Those interested in participating should arrive at the Sun Bowl. Registration begins at 12:30 p.m. and walkers depart promptly at 1:30 p.m.
The walk entrance fee is $25 per adult. Tickets to the Saturday evening Dinner & Auction may be purchased for $50.
Walkers should bring their own equipment or borrow snowshoes or poles that have been donated by Grafton Ponds Outdoor Center in Grafton.
Founded on Feb. 17, 2010, the Connecticut Hemophilia Society, Inc., or CHS, is a non-profit corporation that is dedicated to improving the quality of life of persons with bleeding disorders and their families. People who have an inherited bleeding disorder do not naturally produce one or more of the proteins needed to clot blood properly.
The result is internal bleeding episodes that can cause intense pain, permanent joint damage, and, in some case, life-threatening emergencies. This is a rare and costly disorder, which can add a sense of isolation as well as emotional and financial stress. CHS aims to break through that isolation by creating educational and support programs that create long-lasting connections and, in turn, an active and aware community. CHS serves affected people throughout the arcs of their lives. For more information, including registration, dinner tickets, sponsorship opportunities and how to donate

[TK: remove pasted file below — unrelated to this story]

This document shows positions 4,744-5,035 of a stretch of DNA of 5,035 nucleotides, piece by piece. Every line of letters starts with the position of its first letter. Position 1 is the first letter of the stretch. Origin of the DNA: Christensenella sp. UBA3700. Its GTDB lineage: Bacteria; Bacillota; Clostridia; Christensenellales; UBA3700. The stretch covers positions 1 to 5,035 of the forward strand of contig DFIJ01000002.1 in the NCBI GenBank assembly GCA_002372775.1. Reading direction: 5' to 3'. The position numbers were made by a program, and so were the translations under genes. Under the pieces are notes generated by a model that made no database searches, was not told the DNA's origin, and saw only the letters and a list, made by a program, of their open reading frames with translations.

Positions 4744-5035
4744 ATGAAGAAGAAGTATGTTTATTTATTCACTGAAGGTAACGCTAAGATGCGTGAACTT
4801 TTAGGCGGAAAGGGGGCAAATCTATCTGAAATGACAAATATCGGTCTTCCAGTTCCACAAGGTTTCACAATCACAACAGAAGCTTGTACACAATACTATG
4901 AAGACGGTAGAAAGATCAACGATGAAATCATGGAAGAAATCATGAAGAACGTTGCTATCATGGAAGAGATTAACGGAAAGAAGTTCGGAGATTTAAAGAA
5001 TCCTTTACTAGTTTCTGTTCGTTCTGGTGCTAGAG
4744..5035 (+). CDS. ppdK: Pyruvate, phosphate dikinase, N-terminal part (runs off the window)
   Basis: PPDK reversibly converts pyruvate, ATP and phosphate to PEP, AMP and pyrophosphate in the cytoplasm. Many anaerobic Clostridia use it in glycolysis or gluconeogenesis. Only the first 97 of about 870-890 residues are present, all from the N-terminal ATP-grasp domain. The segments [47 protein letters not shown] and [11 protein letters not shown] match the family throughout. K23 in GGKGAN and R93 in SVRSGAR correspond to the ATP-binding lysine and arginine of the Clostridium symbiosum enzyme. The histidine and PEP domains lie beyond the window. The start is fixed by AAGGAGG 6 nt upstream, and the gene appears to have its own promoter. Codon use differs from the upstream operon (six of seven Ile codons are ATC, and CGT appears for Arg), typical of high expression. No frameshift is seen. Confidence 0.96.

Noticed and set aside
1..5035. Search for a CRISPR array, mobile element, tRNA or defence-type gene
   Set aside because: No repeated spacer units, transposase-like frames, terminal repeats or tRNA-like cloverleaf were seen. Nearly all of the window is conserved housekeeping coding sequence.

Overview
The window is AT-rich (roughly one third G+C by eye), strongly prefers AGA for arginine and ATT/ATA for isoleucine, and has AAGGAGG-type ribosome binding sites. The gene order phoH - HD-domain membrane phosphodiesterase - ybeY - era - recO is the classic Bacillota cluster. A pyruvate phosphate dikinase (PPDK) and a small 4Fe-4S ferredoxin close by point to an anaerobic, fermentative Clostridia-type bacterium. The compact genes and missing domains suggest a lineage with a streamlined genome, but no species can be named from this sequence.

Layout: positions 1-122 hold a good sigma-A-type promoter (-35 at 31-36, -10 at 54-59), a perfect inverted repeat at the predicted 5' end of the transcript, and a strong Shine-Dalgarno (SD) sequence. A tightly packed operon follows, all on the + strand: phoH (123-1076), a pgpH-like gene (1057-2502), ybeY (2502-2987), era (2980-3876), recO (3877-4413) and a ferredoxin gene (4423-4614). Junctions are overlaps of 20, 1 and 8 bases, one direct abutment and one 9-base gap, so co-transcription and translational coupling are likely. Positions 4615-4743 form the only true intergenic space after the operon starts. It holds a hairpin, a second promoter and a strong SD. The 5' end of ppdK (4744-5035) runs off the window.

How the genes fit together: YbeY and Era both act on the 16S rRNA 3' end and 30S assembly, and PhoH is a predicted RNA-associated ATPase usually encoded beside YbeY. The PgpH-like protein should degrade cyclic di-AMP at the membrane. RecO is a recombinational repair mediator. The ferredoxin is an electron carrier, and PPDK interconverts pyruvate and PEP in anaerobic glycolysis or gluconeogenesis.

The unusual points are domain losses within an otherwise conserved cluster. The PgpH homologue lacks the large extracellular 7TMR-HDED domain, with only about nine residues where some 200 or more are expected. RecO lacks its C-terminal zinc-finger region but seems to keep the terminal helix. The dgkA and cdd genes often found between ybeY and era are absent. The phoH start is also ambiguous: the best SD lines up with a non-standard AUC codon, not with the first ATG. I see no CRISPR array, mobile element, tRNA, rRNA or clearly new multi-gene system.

About the walk and hemophilia: The brainchild of former Stratton Mountain residents Mark and Ina Katzman, the first Alpine Snowshoe Walk was organized and held the year after the Katzman's first grandson, Blake, was born and diagnosed with hemophilia.
While most everyone understands that hemophilia is an inherited bleeding disorder, most are surprised to learn that the disorder can spontaneously appear in children whose parents don't have the disorder. This was the case with Blake.
After a series of medical procedures and with the now daily intravenous doses of clotting factor, Blake is doing well and is living the life of a normal, healthy eight year old. Almost. There is no cure for hemophilia but with funding and research there is hope for every child, parent, or grandparent of a child who faces the challenges of living with bleeding disorders.